Netflix has just released War Machine onto the streaming media waters. This movie fits into the long tradition of American media mostly puffing up our military exploits or turning them into light tragi-comedy. Brad Pitt, applying the acting style of a trimmed down George Clooney, portrays the fictional General Glen McMahon. Broadly and obviously based on the story of the real General Stanley McChrystal who took over the War in Afghanistan in June 2009 only to be ousted in June 2010 after a profile appeared in Rolling Stone Magazine revealed much foolishness and derogatory comments about President Obama and VP Biden. The movie has its comedic moments and the very broadly played General MaMahon is bound to either really annoy those enamored of the US military or fulfill the image of buffoonish generals that others may prefer.
The basic frame of reference of the movie is McMahon’s ambition for his new command and his interactions with his troops and the populace of Afghanistan bounded by an incredibly stupid decision to allow a reporter for Rolling Stone Magazine to accompany him everywhere for months. That decision alone should have gotten him ejected from the brethren of Generals. What was in his mind to invite a reporter from a magazine that invented gonzo journalism, think Hunter S. Thompson of “Fear and Loathing in Los Vegas“, to write a profile??
There is one scene that for four minutes shifts the point of view from the fate of McMahon and brings us close to some real comment on the War in Afghanistan and the American Empire generally. It is so striking that it is worth some examination.
GEN = General McMahon played by Brad Pitt
GL = German legislator played by Tilda Swinton
(dialogue begins at approximately minute 73 – this is a transcription of the subtitles )
GL: General, the US invaded Afghanistan because of the al-Qaeda attacks on September 11th. This is correct, yes?
GL: You have been speaking to us now for 45 minutes – – and yet in all that time you have mentioned al-Qaeda once. Your Vice President has advocated a smaller and simpler counterterrorism approach to incapacitate what is estimated to be little more than 100 al-Qaeda fighters that still remain in Afghanistan to refocus on what it was that started the war in the first place….:
GEN: – Ah…
GL: Your analysis of the insurgency there suggests that there is no monolithic Taliban. You are spread all over the country. You are fighting 1,000 separate battles with locals whose principal ideological position would seem to be simply that they don’t want foreign soldiers in their village. And that, General, is a war you will never win.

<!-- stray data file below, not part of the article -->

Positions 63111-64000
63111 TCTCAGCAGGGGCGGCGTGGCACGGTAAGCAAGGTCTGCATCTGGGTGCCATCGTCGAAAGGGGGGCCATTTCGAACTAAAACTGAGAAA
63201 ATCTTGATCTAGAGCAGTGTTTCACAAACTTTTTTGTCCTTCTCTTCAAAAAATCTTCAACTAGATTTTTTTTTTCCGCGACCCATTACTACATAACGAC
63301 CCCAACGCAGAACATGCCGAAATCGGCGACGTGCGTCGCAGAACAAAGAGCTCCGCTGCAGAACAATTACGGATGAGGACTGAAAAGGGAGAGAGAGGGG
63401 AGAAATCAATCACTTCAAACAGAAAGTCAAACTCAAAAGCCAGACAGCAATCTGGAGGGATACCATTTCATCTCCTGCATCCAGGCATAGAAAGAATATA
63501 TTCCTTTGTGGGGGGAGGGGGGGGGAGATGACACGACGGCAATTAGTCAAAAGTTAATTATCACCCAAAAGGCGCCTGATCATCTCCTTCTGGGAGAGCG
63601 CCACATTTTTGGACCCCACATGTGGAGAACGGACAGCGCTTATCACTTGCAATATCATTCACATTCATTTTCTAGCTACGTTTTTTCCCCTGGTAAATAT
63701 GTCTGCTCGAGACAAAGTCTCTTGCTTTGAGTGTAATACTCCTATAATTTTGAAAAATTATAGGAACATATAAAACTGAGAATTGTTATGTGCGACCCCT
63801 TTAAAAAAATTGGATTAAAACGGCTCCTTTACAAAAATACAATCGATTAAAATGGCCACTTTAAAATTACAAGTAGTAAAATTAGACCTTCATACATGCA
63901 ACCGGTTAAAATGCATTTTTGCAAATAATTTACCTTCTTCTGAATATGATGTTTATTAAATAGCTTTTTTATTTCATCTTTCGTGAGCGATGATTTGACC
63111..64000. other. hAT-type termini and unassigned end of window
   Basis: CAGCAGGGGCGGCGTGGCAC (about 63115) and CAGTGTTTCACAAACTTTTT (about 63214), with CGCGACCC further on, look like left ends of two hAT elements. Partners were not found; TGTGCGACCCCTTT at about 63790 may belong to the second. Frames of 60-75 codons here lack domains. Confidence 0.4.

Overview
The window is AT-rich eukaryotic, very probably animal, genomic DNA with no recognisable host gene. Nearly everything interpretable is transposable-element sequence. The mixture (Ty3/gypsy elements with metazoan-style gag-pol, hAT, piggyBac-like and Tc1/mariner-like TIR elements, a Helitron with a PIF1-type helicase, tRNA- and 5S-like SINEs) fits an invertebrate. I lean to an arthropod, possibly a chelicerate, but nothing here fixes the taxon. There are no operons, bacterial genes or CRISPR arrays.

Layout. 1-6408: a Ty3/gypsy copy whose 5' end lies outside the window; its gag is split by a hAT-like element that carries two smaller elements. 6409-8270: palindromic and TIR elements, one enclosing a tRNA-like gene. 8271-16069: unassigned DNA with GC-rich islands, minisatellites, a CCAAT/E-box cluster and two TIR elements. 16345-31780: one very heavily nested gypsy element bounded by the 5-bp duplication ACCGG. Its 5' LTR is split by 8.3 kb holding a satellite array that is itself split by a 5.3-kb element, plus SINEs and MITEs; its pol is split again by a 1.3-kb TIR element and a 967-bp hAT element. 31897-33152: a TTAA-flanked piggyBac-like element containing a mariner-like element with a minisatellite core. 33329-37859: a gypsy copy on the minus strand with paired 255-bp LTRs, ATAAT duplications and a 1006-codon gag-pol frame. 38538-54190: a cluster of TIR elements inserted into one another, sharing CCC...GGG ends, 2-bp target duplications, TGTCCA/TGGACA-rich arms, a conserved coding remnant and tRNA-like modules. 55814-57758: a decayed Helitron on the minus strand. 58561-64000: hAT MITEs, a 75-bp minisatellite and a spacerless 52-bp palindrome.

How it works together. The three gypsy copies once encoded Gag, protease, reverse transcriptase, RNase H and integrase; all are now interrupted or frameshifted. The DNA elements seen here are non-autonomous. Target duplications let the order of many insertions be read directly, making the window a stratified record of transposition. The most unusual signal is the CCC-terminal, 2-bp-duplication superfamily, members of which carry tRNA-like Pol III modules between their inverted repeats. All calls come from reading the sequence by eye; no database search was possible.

GEN: Ah, with all due respect, ma’am, Uh, …I must beg to differ. I firmly believe, having traveled all over the country, having spoken with many people from all walks of life…that what these people want is the very same thing that you and I want. Hmmm? Freedom, security, stability, jobs. Progress is being made… Real progress… But challenges do remain.
GL: Yes, I understand all of that, General. And… and, please, let me say quite sincerely that I do not question the goodness of your intent. I have been listening this morning and, uh…I believe you are a good man. I do. What I question is your belief in your power to deliver these things that you describe. I question your belief in the power of your ideals.
GEN: Ah, well..
GL: [stuttering] I think that what I am trying to say, and I apologize, general, if this is sounding impolite, but I question your sense of self.
[clamoring in the audience]
GEN: No, no, no, that’s all right. I, uh.. appreciate your, uh, commentary. I do. Um..But I have a job to do.
GL: Yes, I understand. And I also have a job to do. As an elected representative of the people of Germany, it is my job to ensure that the personal ambitions of those who serve these people are kept in check. You have devoted your entire life, General, to the fighting of war. And this situation in Afghanistan, for you, is the culmination of all your years of training, all your years of ambition. This is the great moment of your life.
GL: Its understandable to me that you should have, therefore, a fetish for completion to make your moment glorious. It is my job, however, to ensure that your personal ambitions are not entirely delusional and do not carry with them an unacceptable cost for everybody else.